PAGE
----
Victor Frankenstein leans over the inert form of the monster in his lab
Image Via Collider

5. Frankenstein Dies

In the novel, Victor Frankenstein pays for his hubris. After trekking the Monster to the Arctic, he collapses on the ice and is rescued by Captain Walton. But it is too late for him and after telling the Captain his story, he expires. Subsequent adaptations have spared Frankenstein his untimely demise, doubtlessly to keep a relatively happy ending.

What are your favorite moments from the book that didn’t make it to the screen?

 

Featured Image Via YouTube

Mary Shelley

10 Quotes from the Distinguished Mary Shelley

I have to say, one of my fondest memories of college was when my professor (Professor English and yes that was his name) assigned us to read Mary Shelley’s classic novel, Frankenstein. The dark and beautiful work has stood the test of time and become one of the most famous works of literature the world has seen. It simply came from a competition amongst peers as to who could write the best horror story. Shelley even published it anonymously; it wasn’t until the second edition that everyone discovered it was her.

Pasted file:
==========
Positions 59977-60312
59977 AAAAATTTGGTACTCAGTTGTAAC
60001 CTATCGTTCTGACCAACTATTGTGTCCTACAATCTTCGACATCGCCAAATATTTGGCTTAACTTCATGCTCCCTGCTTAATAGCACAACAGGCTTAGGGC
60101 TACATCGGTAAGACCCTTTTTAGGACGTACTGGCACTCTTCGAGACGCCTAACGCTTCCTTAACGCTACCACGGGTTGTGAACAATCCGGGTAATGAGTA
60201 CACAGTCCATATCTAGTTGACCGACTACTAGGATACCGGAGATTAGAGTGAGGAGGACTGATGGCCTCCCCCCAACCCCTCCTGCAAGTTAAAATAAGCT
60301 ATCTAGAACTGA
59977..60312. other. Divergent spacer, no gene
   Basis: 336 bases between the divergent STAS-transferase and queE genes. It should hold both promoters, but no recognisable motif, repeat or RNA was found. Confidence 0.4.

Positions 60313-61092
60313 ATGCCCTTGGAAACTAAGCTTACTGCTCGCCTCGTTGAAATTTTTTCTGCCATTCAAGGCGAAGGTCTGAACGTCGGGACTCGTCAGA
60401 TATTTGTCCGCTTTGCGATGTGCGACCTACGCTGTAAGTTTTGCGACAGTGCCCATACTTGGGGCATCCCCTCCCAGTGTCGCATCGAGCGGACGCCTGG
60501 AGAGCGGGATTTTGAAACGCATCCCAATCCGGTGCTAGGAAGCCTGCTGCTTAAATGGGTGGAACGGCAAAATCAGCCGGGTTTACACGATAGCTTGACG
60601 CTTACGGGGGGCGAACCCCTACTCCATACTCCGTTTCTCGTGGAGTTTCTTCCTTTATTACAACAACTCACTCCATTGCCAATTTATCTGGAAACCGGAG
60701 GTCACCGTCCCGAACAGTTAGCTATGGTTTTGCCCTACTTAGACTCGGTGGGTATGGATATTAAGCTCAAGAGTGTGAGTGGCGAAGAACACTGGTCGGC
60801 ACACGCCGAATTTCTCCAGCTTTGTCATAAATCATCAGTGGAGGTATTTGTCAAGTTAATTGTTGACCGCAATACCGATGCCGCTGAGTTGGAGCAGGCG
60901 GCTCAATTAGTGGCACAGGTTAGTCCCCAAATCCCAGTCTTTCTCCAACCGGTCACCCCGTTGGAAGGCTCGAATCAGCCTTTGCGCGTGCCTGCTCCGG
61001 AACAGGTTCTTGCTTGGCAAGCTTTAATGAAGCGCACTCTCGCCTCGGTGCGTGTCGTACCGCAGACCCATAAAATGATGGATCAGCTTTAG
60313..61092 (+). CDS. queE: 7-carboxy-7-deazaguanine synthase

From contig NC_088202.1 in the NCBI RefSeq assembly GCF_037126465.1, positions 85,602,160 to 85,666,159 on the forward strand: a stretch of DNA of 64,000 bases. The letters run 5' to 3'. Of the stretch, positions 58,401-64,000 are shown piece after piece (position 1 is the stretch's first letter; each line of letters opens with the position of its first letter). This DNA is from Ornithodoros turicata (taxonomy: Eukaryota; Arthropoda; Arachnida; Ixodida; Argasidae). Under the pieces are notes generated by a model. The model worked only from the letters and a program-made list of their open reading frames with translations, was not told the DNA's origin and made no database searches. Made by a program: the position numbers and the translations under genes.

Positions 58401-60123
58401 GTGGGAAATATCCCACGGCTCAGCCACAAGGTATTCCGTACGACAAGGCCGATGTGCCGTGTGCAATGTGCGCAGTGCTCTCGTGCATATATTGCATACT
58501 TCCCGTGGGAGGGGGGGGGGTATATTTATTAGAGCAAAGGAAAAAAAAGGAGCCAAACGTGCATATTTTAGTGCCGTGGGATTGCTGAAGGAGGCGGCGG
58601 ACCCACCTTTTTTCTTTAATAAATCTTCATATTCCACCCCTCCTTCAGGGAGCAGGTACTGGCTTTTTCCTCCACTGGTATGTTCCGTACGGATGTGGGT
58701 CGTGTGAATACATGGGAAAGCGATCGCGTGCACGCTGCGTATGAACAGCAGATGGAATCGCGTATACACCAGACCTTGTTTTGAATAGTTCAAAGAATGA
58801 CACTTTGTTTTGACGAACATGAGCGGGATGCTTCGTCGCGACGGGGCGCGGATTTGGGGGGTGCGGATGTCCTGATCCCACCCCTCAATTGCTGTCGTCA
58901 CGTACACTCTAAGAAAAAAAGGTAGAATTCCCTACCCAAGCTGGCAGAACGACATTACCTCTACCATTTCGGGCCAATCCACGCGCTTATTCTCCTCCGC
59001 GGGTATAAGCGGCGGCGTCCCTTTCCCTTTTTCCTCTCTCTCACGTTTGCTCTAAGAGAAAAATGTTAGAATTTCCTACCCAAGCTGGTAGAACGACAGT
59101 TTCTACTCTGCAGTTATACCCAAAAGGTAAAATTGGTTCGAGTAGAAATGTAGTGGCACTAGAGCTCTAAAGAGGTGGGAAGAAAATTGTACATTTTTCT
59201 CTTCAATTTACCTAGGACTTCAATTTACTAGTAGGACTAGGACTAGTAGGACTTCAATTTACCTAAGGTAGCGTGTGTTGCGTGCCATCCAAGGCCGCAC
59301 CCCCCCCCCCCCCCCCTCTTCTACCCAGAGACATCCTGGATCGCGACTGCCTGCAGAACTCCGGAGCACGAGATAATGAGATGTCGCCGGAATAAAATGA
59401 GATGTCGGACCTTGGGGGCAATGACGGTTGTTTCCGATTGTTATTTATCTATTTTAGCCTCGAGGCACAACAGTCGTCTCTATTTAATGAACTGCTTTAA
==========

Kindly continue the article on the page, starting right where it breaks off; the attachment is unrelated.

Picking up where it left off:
This woman broke boundaries and her success ran even with her husband’s, which, at that time, was surprising. Today is her 221st birthday, but this author should have a special place in our memory no matter what day it is. Here are ten quotes by the distinguished Mary Shelley.
 

 

 
1. “Nothing is so painful to the human mind as a great and sudden change.”

 


 

2. “Beware; for I am fearless, and therefore powerful.”

 


 

3. “Life, although it may only be an accumulation of anguish, is dear to me, and I will defend it.”

 


 

4. “No man chooses evil because it is evil; he only mistakes it for happiness, the good he seeks.”

 


 

 
5. “I do know that for the sympathy of one living being, I would make peace with all. I have love in me the likes of which you can scarcely imagine and rage the likes of which you would not believe. If I cannot satisfy the one, I will indulge the other.”

 


 

6. “How dangerous is the acquirement of knowledge and how much happier that man is who believes his native town to be the world, than he who aspires to be greater than his nature will allow.”

 


 

7. “The beginning is always today.”

 


 

8. “The companions of our childhood always possess a certain power over our minds which hardly any later friend can obtain.”

 


 

9. “Invention, it must be humbly admitted, does not consist in creating out of void but out of chaos.”